Midsummer heat has arrived on the Colorado Plateau. A bit more than needed down in the desert, just about right up in the hills. Give that heat a few weeks to build momentum and you eventually arrive at monsoons.
Not quite there, now, but each afternoon the cumulonimbus get bigger and the thrumbles start earlier. Any day now they'll let loose. A typical summer will see them last several weeks before the cycle breaks and the wheels come off.
You can plan around them to a point. If you hope to recreate at or above timberline, and you value your corporeal self in it's current (upright, breathing) state, you do everything in your power to get up early and get down before they've started.
As we often do, we spent the past weekend 'getting high' as early as we could, savoring it for as long as we could, then beating feet below treeline and even to the valley floor to safely savor life down there. Only to repeat the whole thing the next morning.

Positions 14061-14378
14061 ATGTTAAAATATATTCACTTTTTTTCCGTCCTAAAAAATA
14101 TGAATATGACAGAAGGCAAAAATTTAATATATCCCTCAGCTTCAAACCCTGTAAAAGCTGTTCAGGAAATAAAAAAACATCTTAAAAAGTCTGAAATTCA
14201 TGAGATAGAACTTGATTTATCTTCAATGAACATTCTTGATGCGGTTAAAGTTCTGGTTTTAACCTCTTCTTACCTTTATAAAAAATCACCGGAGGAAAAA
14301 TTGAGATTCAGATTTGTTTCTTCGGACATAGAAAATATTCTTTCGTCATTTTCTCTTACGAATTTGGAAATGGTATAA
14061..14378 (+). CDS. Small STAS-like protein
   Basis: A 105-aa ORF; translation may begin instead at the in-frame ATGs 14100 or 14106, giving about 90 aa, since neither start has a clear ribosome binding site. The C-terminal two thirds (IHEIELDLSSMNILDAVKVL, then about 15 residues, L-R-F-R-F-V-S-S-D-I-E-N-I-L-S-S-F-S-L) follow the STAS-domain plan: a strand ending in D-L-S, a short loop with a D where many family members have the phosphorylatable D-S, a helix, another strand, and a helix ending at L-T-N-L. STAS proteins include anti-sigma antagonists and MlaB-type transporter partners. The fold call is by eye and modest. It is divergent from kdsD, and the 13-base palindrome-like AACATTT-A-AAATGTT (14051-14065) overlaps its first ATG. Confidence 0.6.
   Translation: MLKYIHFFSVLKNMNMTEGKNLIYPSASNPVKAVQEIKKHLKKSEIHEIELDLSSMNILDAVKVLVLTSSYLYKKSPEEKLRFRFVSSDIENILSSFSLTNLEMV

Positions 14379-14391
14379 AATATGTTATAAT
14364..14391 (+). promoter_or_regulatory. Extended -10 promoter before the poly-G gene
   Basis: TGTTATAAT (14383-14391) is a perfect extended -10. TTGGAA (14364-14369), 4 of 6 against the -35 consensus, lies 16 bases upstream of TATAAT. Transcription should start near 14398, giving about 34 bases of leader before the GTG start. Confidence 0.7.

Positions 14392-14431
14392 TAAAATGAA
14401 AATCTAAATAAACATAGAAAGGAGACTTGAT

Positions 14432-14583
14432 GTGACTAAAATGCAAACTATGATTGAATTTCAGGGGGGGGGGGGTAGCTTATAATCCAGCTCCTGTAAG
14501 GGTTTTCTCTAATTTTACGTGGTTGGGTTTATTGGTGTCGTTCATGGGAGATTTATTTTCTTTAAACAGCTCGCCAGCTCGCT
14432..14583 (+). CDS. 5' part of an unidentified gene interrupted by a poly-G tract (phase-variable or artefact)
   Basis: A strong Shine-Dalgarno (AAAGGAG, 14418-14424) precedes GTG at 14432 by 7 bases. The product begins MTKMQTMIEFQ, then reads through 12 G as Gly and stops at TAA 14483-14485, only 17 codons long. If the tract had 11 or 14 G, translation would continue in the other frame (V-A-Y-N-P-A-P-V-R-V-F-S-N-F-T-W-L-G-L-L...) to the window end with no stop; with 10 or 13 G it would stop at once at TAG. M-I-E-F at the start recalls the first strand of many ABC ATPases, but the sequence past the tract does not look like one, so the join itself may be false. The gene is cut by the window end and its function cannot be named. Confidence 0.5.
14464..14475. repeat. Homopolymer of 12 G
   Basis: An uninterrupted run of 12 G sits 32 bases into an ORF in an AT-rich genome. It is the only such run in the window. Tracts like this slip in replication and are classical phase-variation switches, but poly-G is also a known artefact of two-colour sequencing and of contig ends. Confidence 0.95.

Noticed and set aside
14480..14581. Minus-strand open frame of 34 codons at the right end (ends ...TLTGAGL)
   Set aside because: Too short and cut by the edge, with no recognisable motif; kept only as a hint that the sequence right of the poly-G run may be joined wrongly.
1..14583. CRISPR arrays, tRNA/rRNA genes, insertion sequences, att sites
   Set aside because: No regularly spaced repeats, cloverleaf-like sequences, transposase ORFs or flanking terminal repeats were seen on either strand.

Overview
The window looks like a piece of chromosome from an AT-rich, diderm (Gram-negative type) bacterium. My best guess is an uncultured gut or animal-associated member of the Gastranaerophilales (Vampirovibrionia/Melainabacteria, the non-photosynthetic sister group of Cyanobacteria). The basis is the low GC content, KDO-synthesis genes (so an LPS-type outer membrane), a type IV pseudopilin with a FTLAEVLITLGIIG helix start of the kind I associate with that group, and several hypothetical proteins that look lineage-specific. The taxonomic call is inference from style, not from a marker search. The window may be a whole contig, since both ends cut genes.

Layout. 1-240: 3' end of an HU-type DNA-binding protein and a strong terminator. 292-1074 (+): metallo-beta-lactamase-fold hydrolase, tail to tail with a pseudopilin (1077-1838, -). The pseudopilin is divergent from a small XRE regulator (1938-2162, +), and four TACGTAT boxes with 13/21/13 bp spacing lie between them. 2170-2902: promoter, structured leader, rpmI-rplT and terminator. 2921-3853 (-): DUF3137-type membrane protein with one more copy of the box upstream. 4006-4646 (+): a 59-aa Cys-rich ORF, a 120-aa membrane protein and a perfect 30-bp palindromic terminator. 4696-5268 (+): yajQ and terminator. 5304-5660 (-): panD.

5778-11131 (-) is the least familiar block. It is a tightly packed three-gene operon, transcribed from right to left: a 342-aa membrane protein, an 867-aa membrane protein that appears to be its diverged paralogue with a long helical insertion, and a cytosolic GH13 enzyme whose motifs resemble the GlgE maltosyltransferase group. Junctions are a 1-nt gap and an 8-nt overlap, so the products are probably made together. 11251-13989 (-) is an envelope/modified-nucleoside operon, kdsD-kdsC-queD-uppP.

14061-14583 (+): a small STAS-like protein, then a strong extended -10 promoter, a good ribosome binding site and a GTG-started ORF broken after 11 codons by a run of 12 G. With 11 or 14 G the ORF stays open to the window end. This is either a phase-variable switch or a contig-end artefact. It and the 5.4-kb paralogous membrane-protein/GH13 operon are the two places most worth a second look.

The scenery down low is nothing to sneeze at. Given that we spend so much of our time in the valleys and deserts, we simply ache for the rarity and immensity of the thin air above the trees.
I'll take a stab and guess, based on 47 years of experience with all sorts of humanity, that Jeny feels this ache more acutely than most.
Thus as the week winds down I endeavor to get us within striking distance, to a place that we can camp safely and contentedly, with nearby access to trails that aren't too steep, or crowded, or distant. A very delicate balance, that.
If I've done my job well there will also be a navigable, engaging stream running through a nearby valley. This gets harder and harder as the season advances -- the water just runs out.
Last weekend all of these things came together, coalesced to form experiences and memories that by any definition can only be thought of as good. In our lexicon you might even say perfect.
May it ever be so.
Thanks for checkin' in.